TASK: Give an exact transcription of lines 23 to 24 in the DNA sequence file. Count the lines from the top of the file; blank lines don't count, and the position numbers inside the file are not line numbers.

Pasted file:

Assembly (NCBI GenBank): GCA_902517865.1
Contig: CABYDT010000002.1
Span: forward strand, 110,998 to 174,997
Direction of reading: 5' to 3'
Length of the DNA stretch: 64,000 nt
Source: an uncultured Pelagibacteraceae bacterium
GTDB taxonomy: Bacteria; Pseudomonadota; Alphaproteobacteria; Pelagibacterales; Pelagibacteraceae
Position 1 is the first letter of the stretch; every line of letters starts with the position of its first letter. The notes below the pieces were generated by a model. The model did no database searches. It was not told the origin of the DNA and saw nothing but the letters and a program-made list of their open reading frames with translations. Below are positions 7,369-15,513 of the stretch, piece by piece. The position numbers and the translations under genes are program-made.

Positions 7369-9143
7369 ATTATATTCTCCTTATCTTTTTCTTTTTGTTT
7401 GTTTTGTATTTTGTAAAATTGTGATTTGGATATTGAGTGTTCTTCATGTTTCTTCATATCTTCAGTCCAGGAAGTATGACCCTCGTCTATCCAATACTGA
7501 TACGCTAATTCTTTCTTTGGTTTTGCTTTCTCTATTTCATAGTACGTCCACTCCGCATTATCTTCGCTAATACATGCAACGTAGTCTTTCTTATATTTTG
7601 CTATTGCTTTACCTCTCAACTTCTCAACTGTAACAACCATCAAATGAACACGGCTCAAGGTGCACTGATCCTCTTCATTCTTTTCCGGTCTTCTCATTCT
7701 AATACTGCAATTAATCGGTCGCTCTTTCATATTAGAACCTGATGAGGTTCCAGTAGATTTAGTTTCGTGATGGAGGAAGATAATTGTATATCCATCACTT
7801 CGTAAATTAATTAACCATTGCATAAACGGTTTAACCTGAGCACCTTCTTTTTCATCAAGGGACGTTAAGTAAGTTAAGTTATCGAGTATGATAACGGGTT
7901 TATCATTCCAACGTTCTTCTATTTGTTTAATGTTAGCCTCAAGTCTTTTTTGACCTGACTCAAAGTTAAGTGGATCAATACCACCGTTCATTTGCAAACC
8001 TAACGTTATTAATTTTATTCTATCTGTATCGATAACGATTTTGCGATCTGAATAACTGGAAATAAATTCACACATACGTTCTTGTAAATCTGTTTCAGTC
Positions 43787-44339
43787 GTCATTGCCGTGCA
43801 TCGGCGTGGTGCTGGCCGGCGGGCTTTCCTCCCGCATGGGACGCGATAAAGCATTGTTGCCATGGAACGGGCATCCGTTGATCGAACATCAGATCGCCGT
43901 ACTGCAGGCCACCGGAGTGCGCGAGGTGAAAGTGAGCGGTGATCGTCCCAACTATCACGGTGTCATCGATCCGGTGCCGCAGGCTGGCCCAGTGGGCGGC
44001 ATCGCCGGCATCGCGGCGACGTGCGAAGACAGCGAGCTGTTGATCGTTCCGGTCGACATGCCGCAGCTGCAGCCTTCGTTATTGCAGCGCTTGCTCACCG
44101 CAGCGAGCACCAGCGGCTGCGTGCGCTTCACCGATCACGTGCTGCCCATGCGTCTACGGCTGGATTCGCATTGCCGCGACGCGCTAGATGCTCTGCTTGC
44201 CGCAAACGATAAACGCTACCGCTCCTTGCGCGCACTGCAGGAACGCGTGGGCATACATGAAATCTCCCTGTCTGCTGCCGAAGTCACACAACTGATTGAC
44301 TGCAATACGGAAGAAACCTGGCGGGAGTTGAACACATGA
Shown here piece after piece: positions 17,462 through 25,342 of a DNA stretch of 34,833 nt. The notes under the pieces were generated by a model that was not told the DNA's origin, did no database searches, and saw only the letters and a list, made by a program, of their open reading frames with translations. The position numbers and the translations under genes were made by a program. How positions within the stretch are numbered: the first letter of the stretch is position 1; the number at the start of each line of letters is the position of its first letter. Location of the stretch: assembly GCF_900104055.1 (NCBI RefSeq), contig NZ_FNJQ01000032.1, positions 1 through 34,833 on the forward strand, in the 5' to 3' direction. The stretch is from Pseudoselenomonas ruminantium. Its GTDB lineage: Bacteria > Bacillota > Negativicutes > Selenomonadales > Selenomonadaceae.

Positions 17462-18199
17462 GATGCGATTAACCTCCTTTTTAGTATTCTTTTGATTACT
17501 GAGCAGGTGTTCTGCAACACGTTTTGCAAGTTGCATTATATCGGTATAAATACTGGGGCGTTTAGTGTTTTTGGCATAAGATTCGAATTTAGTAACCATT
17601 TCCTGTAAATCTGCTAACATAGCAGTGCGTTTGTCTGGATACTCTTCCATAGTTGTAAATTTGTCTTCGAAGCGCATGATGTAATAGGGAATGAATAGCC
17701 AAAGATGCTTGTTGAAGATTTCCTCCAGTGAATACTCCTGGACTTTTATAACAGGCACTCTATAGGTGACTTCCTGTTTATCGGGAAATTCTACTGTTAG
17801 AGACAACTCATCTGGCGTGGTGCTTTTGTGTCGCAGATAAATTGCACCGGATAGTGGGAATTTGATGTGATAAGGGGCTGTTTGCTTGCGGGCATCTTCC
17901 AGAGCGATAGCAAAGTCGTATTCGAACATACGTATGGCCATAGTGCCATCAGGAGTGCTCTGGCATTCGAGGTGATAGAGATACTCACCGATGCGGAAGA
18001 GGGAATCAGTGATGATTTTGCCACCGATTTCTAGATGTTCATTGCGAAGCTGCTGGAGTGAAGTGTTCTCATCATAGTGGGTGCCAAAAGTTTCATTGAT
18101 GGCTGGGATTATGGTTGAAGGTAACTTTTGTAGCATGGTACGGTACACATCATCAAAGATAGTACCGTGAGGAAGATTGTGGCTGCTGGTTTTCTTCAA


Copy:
44101 CAGCGAGCACCAGCGGCTGCGTGCGCTTCACCGATCACGTGCTGCCCATGCGTCTACGGCTGGATTCGCATTGCCGCGACGCGCTAGATGCTCTGCTTGC
44201 CGCAAACGATAAACGCTACCGCTCCTTGCGCGCACTGCAGGAACGCGTGGGCATACATGAAATCTCCCTGTCTGCTGCCGAAGTCACACAACTGATTGAC